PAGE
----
A skeptic comes to believe in miracles
I was an Anglican curate when I saw the sun spin. It happened like this. One of the teenagers in the parish had been to Medjugorje and suddenly got keen on the Blessed Virgin Mary. He joined a Medjugorje prayer group and twisted my arm to go with them on a visit to the Bosnian town where the Virgin Mary was supposed to have been appearing to some local youngsters. I resisted, pleading poverty. Then someone in the pilgrimage group wiped out my excuse by offering to pay my air fare.
So former Evangelical that I was, I climbed on the plane with a mixed load of Anglicans and Catholics to fly to Bosnia. There was an extraordinary sense of joy in our group of pilgrims and I eventually succumbed and started having a good time. On arrival we settled into our hostel and scouted the village to find the main landmarks. Part of the orientation was getting used to the prayer routine. The large church in the town was in constant use. Mass followed mass in a whole range of languages throughout the day. Then at six o’clock in the evening everyone stopped to begin saying the rosary. At six forty every day, after praying the first two sets of mysteries, the visionaries fell to their knees and had their daily visit from Mary. Then everyone finished the rosary by reciting the glorious mysteries.
On my second day I was sitting on the balcony of our hostel with Esther—a middle aged Anglican from my own parish. It was six o’clock. Time to start the rosary in union with virtually everyone else in the town. The sun was blazing high in the sky in front of us. I noticed at the time that the splash of light which was the sun was also reflected as a splash of light in the bonnet of the car below us. We prayed the rosary together. Then at six-forty on the button Esther gave me an elbow in the ribs. I opened my eyes and looked up. The sun—which before had been a blaze of light impossible to look at—was now pasted in the sky like a white wafer. Then it seemed to spin back and forth like a Catherine wheel. I thought my eyes were playing tricks on me. But Esther was seeing it too. Furthermore, I looked down to the bonnet of the car and saw the spinning disc reflected there as well, so it couldn’t be just my imagination. I witnessed the same phenomenon on two other days that week. In addition, many people we spoke to all around the town saw the sun spinning at the same time on those days.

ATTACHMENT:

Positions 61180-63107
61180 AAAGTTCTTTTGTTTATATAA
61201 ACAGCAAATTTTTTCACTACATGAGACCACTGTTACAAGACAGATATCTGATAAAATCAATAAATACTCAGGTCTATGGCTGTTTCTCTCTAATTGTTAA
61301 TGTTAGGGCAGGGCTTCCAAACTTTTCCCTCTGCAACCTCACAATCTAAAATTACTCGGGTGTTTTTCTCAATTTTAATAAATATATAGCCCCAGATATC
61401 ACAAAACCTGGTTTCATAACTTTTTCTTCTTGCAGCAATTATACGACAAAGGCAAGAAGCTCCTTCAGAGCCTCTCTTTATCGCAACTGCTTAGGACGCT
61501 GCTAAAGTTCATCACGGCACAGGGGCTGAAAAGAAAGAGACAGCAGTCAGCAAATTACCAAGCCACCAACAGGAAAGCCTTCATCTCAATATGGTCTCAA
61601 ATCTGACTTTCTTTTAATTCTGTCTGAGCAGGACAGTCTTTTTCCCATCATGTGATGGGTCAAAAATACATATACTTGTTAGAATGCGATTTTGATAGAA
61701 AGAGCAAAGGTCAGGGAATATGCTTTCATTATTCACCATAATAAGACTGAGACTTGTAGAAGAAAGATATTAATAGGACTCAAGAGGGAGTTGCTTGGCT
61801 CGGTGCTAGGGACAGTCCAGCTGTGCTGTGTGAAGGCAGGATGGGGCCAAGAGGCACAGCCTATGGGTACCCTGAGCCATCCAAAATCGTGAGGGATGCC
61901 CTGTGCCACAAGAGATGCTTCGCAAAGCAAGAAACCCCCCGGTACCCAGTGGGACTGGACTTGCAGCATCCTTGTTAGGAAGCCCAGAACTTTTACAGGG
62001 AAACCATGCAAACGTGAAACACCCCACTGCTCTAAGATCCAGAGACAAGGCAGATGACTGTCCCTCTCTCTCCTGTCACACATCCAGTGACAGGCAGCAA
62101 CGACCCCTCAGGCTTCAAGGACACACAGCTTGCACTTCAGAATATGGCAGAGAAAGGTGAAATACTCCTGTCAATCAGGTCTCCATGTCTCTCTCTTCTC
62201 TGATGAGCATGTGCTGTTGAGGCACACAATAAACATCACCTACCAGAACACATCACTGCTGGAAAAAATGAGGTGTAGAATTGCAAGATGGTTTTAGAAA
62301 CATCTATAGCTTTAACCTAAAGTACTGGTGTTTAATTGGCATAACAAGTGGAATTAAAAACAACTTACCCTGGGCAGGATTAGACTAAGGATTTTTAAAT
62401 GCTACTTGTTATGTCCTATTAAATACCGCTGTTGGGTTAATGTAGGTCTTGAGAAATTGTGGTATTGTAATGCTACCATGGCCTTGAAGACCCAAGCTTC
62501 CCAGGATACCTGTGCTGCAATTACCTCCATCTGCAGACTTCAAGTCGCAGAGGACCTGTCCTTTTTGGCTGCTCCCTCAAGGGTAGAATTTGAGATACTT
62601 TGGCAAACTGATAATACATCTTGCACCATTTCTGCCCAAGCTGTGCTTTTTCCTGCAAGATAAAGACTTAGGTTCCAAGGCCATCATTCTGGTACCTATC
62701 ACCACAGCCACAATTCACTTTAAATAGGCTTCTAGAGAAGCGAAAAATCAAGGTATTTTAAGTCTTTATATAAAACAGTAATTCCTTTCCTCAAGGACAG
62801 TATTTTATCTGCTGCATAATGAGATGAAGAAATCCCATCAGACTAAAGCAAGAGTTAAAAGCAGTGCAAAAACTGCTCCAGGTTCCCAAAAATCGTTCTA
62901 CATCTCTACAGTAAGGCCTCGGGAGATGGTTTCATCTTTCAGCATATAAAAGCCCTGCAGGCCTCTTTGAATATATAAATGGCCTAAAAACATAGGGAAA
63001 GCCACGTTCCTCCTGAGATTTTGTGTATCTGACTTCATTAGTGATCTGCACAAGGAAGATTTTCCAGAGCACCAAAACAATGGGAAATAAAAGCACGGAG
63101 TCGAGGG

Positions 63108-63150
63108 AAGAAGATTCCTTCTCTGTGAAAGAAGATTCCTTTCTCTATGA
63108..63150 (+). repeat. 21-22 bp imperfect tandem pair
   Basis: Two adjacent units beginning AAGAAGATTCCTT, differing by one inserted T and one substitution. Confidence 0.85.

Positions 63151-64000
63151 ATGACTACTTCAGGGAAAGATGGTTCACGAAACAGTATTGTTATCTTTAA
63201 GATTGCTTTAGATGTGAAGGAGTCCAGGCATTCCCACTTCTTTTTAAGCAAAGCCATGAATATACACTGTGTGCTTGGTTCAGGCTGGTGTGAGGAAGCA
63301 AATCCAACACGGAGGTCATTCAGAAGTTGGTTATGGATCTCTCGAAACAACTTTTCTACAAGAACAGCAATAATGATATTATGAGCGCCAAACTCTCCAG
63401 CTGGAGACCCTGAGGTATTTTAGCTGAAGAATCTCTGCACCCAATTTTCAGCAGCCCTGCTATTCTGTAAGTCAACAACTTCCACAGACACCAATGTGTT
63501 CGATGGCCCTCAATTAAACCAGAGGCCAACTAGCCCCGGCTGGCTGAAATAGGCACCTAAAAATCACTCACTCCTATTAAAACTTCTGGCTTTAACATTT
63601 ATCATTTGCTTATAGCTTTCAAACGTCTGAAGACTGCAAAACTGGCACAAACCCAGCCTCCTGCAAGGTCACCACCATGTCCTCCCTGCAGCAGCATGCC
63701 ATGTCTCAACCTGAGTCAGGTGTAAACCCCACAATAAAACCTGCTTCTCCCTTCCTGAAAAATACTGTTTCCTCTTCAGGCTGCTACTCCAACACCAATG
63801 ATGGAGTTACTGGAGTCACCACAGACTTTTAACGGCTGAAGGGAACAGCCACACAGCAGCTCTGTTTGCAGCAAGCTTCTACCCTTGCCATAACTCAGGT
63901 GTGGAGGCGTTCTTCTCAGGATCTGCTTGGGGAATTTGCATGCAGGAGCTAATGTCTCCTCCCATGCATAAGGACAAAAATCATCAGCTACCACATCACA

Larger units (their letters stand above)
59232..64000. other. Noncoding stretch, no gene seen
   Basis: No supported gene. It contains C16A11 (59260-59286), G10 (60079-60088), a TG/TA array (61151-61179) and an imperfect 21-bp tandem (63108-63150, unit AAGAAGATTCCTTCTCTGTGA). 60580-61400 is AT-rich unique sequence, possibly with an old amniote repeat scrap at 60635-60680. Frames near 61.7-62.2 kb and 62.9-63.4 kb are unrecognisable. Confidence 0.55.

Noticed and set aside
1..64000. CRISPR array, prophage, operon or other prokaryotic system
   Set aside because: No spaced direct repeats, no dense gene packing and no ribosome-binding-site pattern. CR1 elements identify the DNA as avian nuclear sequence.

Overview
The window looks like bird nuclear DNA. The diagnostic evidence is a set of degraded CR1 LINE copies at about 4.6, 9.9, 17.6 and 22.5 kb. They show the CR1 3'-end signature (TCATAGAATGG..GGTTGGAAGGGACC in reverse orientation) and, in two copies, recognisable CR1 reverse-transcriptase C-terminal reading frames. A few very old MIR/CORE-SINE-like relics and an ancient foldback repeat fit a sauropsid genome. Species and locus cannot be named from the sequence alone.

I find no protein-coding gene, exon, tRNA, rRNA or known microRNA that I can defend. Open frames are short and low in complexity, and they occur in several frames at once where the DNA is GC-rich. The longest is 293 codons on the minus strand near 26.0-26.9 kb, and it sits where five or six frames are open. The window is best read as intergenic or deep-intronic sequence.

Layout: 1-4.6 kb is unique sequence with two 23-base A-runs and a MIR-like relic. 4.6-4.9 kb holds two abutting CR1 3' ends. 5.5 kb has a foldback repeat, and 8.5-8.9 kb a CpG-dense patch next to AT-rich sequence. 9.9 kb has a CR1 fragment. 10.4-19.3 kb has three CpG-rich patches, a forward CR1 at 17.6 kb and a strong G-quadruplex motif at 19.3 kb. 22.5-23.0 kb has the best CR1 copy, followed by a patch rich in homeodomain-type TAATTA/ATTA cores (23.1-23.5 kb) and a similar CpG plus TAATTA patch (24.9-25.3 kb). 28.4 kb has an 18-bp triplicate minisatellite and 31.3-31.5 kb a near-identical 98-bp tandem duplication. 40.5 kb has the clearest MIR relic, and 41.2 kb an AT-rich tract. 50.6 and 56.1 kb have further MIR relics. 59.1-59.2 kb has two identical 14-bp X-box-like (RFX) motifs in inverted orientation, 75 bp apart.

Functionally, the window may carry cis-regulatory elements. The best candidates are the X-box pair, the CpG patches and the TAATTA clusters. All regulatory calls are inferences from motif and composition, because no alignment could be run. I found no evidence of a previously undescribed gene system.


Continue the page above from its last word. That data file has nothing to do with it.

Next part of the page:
At the time my own journey of faith had brought me from the default fundamentalism of my upbringing to a middle of the road, somewhat skeptical Anglicanism. Faced with the whole phenomenon of Medjugorje I had some questions. What was going on here? Not only was the spinning sun weird, but the place was crawling with stories of spooky goings on. People said their rosaries turned gold when they came back from Medjugorje. Folks were passing round "miraculous" photographs with images of Mary appearing in a photo of a rose, strange shafts of light appeared in photos where there was nothing visible to the naked eye at the time. People reported healings, dramatic conversions, speaking in tongues and people being "slain in the Spirit." I was skeptical. But I was also delighted.
Maybe I was delighted for the wrong reason. I wasn’t delighted because the miraculous was suddenly giving my faith a booster shot. I was delighted because the weird events upset the status quo. In the midst of staid, respectable and rational religion this stuff was clearly scandalous. Furthermore, I got the impression that much Anglican rational religion was more a question of taste than real rationalism. "After all," I could almost hear the biretta brigade sneer, "it would be so common to accept something as vulgar as miracles!" I thought of the sort of religious snob who sniffs, "Enthusiasm, sir is odious," and was delighted because the spinning sun and visions of the Virgin to peasants knocks him for a loop. I like television evangelists, faith healers, weeping Madonnas and the Shroud of Turin for the same reason. Such things irritate all those who worship at the altar of good taste. They annoy the heck out of the rationalists who insist there must be a material explanation for everything.